3 Ways Pharma Could Jolt Health Care in 2023

3 Ways Pharma Could Jolt Health Care in 2023. Test tubes, beakers, a microscope, plants, molecules, and reactions all appearing on a lab bench and resulting in a new pharmaceutical drug.

The impact of high inflation and legislative changes allowing for Medicare to negotiate the price of certain drugs (beginning in 2026 for Part D and 2028 for Part B) have biopharma and life sciences companies facing an uncertain financial year ahead. But this hasn’t dimmed their optimism that positive developments are on the way that could affect a wide range of therapeutic areas.

Recent reports indicate that the market for biosimilar drugs to treat cancer, inflammatory diseases, diabetes and more will continue to expand, ideally resulting in lower prices as more pharmaceutical patents expire and competitors enter the market. Some believe regulatory approvals aren’t far off for potential blockbuster therapies to treat Alzheimer’s disease. And as these areas evolve, products developed by pharmaceutical companies have the potential to play a greater role in reducing health disparities.

3 Pharma Impact Areas to Watch

Biosimilars may reshape the market. Four pharmaceutical pills displayed like an Andy Warhol pop Iconophilia.1 | Biosimilars may reshape the market.

A recent Oliver Wyman analysis notes that biosimilar drugs could hit an inflection point this year as adalimumab biosimilars prepare to come to market. Adalimumab biosimilars will be the first to compete with AbbVie’s Humira, a blockbuster drug used to treat autoimmune diseases that generated more than $20 billion in 2021 sales. Adalimumab has had exclusivity in the market since 2002.

The Food and Drug Administration (FDA) has approved eight adalimumab biosimilars, with most expected to launch within a year, and 20 biosimilar versions of other branded products since 2015 across a range of categories. Amgen launched its adalimumab biosimilar Amjevita on Jan. 31. The company states it has 11 biosimilar products in market or under development, with five FDA-approved in the U.S.

Just how much money biosimilar drugs could save the nation’s health system is difficult to project because of complex pricing structures, opaque rebate mechanisms, changes to coverage, reimbursement and formulary policies by payers. The Oliver Wyman analysis notes: “The high degree of development activity, combined with early indicators that AbbVie is contracting to protect Humira access and share, indicates that an intensely competitive pricing environment will emerge over the next 18 months.”


Policy watchers say it may take time for savings to be achieved because the next Humira biosimilars aren’t expected to launch until midyear. Savings largely will depend on the level at which patients switch to these alternatives and whether health insurers adopt policies, like preferential formulary placement, that promote the use of these drugs.

Keep an eye on new Alzheimer’s therapies. A human head in profile divided up into four puzzle pieces in different colors.2 | Keep an eye on new Alzheimer’s therapies.

Lecanemab, the first drug to slow the destruction of the brain in Alzheimer’s patients, has been seen by many as a breakthrough, although its impact on patients’ daily lives still is being debated.

Oliver Wyman reports that research on Lecanemab represents a major milestone and further supports the argument that therapies targeting amyloid plaques in the brain represent a path forward. The consultancy states that regulatory approvals for new therapies with blockbuster potential are imminent and will represent the first step in societal changes to the way we think about and treat dementia, the seventh-leading cause of death worldwide and one of the major causes of disability and dependency among older people.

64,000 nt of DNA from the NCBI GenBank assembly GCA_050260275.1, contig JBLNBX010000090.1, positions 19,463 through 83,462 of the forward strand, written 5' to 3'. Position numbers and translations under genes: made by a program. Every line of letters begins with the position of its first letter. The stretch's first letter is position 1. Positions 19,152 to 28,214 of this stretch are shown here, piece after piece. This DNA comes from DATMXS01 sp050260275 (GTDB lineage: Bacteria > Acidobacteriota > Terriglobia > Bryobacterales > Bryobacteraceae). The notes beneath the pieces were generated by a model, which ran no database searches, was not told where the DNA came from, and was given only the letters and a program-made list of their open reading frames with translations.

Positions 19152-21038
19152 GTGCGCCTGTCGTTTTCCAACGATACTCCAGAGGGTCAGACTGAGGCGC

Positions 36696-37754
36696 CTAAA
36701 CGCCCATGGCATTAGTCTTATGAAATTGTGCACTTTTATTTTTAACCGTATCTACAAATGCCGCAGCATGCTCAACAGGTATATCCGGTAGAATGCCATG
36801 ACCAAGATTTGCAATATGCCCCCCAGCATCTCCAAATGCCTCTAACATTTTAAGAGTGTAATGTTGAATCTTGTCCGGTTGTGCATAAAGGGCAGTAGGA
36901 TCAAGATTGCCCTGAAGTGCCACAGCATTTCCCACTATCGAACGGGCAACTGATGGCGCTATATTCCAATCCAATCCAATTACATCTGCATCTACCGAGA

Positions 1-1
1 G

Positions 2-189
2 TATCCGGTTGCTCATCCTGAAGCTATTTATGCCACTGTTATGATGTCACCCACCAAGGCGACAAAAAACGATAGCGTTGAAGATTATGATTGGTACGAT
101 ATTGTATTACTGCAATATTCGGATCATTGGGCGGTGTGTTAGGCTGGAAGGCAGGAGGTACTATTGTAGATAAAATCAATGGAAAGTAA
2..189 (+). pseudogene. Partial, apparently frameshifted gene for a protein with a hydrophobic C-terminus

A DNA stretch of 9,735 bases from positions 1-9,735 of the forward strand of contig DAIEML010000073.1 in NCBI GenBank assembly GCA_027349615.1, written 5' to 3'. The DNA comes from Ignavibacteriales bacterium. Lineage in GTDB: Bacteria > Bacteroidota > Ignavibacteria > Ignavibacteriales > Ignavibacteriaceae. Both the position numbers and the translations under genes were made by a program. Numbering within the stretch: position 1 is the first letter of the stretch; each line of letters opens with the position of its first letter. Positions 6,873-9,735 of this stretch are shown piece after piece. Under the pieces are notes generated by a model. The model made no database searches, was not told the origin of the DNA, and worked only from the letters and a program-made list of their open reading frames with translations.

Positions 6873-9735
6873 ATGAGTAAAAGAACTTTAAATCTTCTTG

Alzheimer’s and dementia represent a staggering cost to health care worldwide, with $1.3 trillion in direct and indirect costs in 2019, according to the World Health Organization, which projects that these costs could balloon to $2.8 trillion by 2030 due to the increase in the number of people living with dementia and higher care costs. Finding ways to treat these conditions more effectively will be vitally important. It’s also worth noting that the costs associated with these new Alzheimer’s drugs is expected to be high but hopefully will be less than treating these patients.

Addressing health equity is an imperative. An image of a dark body with an arm and hand intertwined with a light body with an arm and hand.3 | Addressing health equity is an imperative.

Beyond developing new drugs, pharmaceutical companies also could have a growing impact on reducing health disparities, some suggest. Companies can expand the field’s base of knowledge by building more age, ethnicity, gender and racial diversity into the product life cycle, notes another Oliver Wyman report. In doing so, they can propel care toward more personalized medicine.

For this to happen, pharma company executives and boards must make health equity a corporate priority, the report states. Once elevated to the corporate level, a greater focus on health equity can be incorporated across the life cycle of pharma products more successfully.


Pharma companies need to have an enterprise strategy with measurable goals and must address such issues as increasing representation of women and nonwhite populations in clinical trials and addressing the research and development (R&D) spending gap on conditions where women and nonwhite populations are disproportionately affected. The pharma industry’s R&D pipeline reached an all-time high in 2022 with more than 20,000 drugs under development, nearly double that of 2014, according to an Informa report.

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